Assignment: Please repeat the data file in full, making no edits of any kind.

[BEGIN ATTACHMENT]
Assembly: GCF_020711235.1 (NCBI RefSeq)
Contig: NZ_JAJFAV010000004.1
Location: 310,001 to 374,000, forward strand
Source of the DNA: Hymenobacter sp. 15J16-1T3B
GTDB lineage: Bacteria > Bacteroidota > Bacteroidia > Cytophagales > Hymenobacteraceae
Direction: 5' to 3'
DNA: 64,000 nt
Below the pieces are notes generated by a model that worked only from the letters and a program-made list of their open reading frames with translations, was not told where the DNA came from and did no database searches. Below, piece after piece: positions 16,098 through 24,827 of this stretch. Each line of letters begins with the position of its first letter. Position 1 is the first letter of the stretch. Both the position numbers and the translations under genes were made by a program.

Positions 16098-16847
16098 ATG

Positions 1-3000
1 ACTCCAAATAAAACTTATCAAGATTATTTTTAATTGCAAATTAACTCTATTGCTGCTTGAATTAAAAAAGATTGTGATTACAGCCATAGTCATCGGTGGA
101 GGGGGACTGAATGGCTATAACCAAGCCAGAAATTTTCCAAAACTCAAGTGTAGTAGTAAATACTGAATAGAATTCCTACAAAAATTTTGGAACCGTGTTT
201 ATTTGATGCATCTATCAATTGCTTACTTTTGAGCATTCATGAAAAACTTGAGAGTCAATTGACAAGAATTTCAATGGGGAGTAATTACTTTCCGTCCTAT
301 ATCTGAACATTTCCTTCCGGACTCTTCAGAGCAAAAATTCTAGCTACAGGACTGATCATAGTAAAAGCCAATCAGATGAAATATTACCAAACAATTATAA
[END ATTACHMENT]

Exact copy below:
Assembly: GCF_020711235.1 (NCBI RefSeq)
Contig: NZ_JAJFAV010000004.1
Location: 310,001 to 374,000, forward strand
Source of the DNA: Hymenobacter sp. 15J16-1T3B
GTDB lineage: Bacteria > Bacteroidota > Bacteroidia > Cytophagales > Hymenobacteraceae
Direction: 5' to 3'
DNA: 64,000 nt
Below the pieces are notes generated by a model that worked only from the letters and a program-made list of their open reading frames with translations, was not told where the DNA came from and did no database searches. Below, piece after piece: positions 16,098 through 24,827 of this stretch. Each line of letters begins with the position of its first letter. Position 1 is the first letter of the stretch. Both the position numbers and the translations under genes were made by a program.

Positions 16098-16847
16098 ATG

Positions 1-3000
1 ACTCCAAATAAAACTTATCAAGATTATTTTTAATTGCAAATTAACTCTATTGCTGCTTGAATTAAAAAAGATTGTGATTACAGCCATAGTCATCGGTGGA
101 GGGGGACTGAATGGCTATAACCAAGCCAGAAATTTTCCAAAACTCAAGTGTAGTAGTAAATACTGAATAGAATTCCTACAAAAATTTTGGAACCGTGTTT
201 ATTTGATGCATCTATCAATTGCTTACTTTTGAGCATTCATGAAAAACTTGAGAGTCAATTGACAAGAATTTCAATGGGGAGTAATTACTTTCCGTCCTAT
301 ATCTGAACATTTCCTTCCGGACTCTTCAGAGCAAAAATTCTAGCTACAGGACTGATCATAGTAAAAGCCAATCAGATGAAATATTACCAAACAATTATAA